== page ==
Companion plants:
    Good: Mint, marigold, nasturtium, corn, coriander, cucumber, tarragon, sunflower, rhubarb.
    Bad: Potatoes.

    Approx. 20 seeds

  • Artichoke Purple Italian Globe


    Cynara scolymus

    This open-pollinated variety hails from Italy. The plants produce large, purple-coloured 8–16 cm heads.
    Purple Italian Globe are tender and according to most culinary gurus, it tastes better than the green varieties. Artichokes are rich in anti-oxidants and quite possibly, one of the lesser known superfoods.
    They like 1/2 day to full sun and well-drained soil. The purple globe artichoke are more tolerant to both heat and cold than the standard green globe artichoke. They do not like frost. Mulching is very important if you want to cultivate artichokes successfully. Avoid overhead watering.
    Artichokes are targeted by slugs, snails, flying insect larvae and sucking insects.
    These include aphids, mites, scab and thrips. It is susceptible to diseases like damping off, powdery mildew, botrytis and curly dwarf virus. The majority of artichoke plant diseases can be avoided by crop rotation.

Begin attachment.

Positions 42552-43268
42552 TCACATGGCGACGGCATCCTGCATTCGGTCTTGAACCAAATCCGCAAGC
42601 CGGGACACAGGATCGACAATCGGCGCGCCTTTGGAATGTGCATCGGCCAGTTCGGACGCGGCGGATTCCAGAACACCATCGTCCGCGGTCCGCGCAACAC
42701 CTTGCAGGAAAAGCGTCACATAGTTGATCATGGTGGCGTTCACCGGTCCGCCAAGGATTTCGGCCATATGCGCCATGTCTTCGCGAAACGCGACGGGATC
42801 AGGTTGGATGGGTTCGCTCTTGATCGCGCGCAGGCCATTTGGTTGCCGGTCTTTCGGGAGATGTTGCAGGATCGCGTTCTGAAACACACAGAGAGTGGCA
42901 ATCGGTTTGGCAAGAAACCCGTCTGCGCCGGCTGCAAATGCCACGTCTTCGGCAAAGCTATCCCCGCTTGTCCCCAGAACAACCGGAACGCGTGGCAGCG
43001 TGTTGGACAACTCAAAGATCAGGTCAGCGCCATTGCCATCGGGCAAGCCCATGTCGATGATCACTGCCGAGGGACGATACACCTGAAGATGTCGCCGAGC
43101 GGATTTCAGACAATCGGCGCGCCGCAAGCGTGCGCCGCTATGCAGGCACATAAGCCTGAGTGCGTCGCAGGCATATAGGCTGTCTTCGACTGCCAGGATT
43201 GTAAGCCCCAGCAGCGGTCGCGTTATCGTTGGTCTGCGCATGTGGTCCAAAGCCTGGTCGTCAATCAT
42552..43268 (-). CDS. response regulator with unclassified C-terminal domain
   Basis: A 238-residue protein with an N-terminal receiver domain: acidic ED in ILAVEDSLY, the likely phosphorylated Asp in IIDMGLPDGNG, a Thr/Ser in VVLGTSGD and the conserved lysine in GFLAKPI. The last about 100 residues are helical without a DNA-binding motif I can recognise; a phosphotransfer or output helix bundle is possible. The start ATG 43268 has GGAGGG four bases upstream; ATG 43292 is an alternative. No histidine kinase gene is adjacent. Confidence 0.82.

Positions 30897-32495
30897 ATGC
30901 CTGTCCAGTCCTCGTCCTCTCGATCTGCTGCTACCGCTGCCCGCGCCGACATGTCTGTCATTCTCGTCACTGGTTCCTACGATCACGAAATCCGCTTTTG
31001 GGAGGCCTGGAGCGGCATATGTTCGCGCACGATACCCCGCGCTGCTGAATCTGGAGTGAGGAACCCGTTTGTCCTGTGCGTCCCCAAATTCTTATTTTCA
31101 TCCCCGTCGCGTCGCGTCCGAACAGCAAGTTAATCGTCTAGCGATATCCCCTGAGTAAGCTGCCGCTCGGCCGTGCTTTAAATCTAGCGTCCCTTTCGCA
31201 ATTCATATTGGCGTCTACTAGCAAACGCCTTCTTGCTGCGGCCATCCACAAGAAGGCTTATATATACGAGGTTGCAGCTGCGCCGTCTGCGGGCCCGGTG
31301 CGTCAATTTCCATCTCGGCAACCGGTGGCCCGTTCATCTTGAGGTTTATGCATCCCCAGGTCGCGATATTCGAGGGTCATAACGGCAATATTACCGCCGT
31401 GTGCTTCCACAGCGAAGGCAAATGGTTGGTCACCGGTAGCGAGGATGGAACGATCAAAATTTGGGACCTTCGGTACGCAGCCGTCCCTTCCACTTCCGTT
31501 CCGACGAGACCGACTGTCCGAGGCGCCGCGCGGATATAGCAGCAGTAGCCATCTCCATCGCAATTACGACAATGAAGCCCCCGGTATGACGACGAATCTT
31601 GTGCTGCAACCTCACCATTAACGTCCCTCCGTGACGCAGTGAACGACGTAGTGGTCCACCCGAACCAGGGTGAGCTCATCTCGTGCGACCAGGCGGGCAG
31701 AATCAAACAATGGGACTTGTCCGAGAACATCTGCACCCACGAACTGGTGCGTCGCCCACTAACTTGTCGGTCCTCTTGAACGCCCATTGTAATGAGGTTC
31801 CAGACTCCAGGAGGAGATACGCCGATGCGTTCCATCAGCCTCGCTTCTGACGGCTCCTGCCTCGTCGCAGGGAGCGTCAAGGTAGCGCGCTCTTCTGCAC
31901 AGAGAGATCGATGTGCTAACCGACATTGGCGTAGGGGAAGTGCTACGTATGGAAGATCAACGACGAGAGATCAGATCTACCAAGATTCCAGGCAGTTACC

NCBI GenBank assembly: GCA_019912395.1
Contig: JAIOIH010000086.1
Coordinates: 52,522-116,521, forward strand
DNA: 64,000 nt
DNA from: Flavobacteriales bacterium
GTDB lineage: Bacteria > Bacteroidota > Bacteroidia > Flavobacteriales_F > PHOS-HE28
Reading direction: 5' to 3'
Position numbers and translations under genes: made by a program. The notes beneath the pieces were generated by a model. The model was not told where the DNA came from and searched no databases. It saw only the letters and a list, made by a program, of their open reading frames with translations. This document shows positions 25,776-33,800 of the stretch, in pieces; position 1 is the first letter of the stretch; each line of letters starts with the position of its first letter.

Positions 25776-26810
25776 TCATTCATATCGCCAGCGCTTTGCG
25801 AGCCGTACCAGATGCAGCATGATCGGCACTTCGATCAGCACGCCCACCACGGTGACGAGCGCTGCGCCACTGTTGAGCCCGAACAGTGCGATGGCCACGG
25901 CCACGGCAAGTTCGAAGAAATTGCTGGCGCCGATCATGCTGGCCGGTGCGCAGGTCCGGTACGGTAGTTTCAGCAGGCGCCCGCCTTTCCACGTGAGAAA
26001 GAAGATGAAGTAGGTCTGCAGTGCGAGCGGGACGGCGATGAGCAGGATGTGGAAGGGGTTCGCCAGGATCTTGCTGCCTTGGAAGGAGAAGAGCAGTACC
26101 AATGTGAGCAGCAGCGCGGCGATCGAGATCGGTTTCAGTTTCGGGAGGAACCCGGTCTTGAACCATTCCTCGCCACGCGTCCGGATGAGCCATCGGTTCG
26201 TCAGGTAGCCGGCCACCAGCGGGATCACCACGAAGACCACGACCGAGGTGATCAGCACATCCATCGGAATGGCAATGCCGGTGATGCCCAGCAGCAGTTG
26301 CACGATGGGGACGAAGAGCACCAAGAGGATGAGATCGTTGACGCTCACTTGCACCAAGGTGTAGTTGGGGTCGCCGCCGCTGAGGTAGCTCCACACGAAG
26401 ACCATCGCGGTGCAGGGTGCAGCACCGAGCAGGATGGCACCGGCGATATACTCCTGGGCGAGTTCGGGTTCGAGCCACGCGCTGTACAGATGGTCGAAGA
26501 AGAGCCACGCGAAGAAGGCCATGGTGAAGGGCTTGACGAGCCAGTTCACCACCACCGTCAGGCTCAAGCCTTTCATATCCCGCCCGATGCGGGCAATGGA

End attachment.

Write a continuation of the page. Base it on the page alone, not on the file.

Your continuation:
Best months to sow: September, October, July.
    Best months to transplant: January, October, August.
    Companion Plants:

    Good: Mint, marigold, nasturtium, corn, coriander, cucumber, tarragon, sunflower, rhubarb.
    Bad: Potatoes

    Approx. 20 seeds

  • Asparagus Mary Washington


    Asparagus officinalis

    Every year, asparagus will be the first spring harvest out of your garden. An asparagus planting is an investment, as much as it is a pleasure. Mary Washington is one of the old standard asparagus varieties and is a consistent performer year after year. It is a well-known variety that has a host of admirers and dedicated growers.

    Approx 25 seeds

  • Asparagus Sweet Purple


    Asparagus officinalis

    Developed specifically for the speciality and gourmet market, this open pollinated variety has deep burgundy spears that are much sweeter than standard green asparagus.

    Having a 20% higher Brix count, these nutty well flavoured asparagus are a sure to be a hit with your family and guests.